Of course, there is the little matter of whether time is progressive at all. There is no mathematical model which necessitates this, and so it might seem to be largely a human perspective, or, if this kind of reasoning is permissible, it requires humanity as its proof. One commentator on progress, whose name I do not recall, made a distinction between invention and innovation. Invention, he explains, is true creation as if from nothing, whereas innovation takes the invention, the new idea, and develops and ramifies it. This distinction throws a rather different light on the issue of progress in science. Brilliant minds are often deeply conservative and cannot outstrip convention, but are past masters at exploring and filling in the possibilities of existing thought and methods. But true invention tends to buck the trends. Innovation, in this sense, is always very much of its time, invention untimely.

sageorge's picture

sageorge

Thursday, July 30, 2015 -- 5:00 PM

In each case the more recent

In each case the more recent explanations are more general (apply to more phenomena) and more parsimonious (they explain the wider scope of phenomena without simply tacking on multiple ad hoc explanatory entities).  Universal gravitation works for projectiles and pendula in addition to planets.  Relativity extends to high velocities, as acknowledged in the original post, and adds an upper limit on velocity.  Modern macromolecular biochemistry explains many processes in living organisms, not only the inanimate material treated in older chemistry.  Whether increased generality and parsimony count as 'progress' could always be debated, of course, but I think we should be clear that this is the direction scientists take to be desirable for their fields.   For example,I believe it was this desire for increased generality and parsimony that led to the "intent to measure" mass, not just some random culturally-relative urge.
With regard to philosophy, deniers of progress in that field may be using a particular idea of what philosophy is, like some of our students ("We all had papers to write and problem sets to finish, so after dinner we procrastinated for hours by sitting around philosophizing," by which they mean "Chewing the fat not about less-important things like whether Madonna or Lady Gaga is sexier, but rather about Big Questions like the Meaning of Life").  However, if we take philosophy to be the attempt to discover and clarify values and assumptions and to analyze how our beliefs depend on those values and assumptions, and if we accept that better-organized puzzlement is a big improvement over badly-organized puzzlement, then the denial of progress in philosophy is easily refuted.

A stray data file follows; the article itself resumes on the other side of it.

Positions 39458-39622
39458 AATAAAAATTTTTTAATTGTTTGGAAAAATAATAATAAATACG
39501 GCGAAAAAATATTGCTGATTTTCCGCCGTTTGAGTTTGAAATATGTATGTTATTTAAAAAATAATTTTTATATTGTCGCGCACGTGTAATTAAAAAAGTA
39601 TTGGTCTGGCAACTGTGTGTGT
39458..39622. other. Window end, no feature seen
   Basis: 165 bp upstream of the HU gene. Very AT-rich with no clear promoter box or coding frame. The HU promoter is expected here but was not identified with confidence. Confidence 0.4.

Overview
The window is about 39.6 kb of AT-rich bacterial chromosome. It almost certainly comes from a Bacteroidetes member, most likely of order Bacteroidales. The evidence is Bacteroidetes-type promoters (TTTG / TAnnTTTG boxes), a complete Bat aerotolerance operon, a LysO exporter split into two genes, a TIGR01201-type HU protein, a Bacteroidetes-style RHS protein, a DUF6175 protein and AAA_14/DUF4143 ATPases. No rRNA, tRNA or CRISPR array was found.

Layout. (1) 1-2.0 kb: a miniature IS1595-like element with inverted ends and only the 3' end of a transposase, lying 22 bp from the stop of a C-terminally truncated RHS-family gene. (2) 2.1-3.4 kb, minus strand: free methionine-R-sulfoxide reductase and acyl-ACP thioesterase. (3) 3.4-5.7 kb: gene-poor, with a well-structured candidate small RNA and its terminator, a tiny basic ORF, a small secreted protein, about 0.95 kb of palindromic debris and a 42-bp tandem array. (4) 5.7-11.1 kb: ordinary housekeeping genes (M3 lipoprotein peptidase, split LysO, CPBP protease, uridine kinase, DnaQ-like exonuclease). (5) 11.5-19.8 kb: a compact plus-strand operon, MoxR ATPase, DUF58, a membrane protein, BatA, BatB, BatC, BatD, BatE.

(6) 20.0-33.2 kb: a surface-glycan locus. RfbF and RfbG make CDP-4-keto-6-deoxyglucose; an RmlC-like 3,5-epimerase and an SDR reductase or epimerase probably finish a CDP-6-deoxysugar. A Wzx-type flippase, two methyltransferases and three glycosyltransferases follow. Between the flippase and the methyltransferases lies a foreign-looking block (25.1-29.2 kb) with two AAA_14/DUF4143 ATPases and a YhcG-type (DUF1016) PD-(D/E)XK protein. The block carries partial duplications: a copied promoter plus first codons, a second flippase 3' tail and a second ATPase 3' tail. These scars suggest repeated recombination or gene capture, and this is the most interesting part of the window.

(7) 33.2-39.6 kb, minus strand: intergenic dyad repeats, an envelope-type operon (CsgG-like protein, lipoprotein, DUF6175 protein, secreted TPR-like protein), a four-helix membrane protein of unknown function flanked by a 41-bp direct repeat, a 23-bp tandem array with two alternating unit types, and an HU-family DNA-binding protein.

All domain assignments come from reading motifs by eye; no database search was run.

- Steve George

Bryan Van Norden's picture

Bryan Van Norden

Thursday, July 30, 2015 -- 5:00 PM

Thanks to everyone for the

Thanks to everyone for the many comments, each of which advances the dialogue in some way.  Allow me to make a general observation, and then address some of the specific points that were made.
GENERAL
If you think later scientific theories incorporate (in some sense) the observations or theoretical claims of earlier theories, have you actually read the earlier scientists?  In other words, have you actually read Newton's Principia, or Galileo's Dialogue concerning the Two Chief World Systems, or Copernicus's On the Revolutions of the Celestial Spheres?  If not, you really don't know whether science advances.  Later textbooks misrepresent earlier theories in an unconscious effort to paint a picture of scientific advance.
Similarly, have you read works by the (ex-physicist) Thomas Kuhn on the history of science, most importantly The Structure of Scientific Revolutions?  I have a guide to some of the chapters in this work here:  http://faculty.vassar.edu/brvannor/Kuhnhelp.pdf If you have not read Kuhn, or some of the work inspired by him, you do not have an informed opinion on the history of science.
Just as a sample, consider the following different views that have been held of atoms:
?Democritus (5th cent BCE) ? indivisible particles, with shapes that explain properties
?John Dalton (early 1800s) ? particles that differ in ?mass? and ?complexity?
?J.J. Thompson (1897) ? particles with electrons embedded in them: ?plum pudding model?
?Niels Bohr (1913) ? particles with electrons orbiting around nucleus: ?solar system model?
?Erwin Schrödinger (1926) ? particles with electrons in indeterminate orbital zones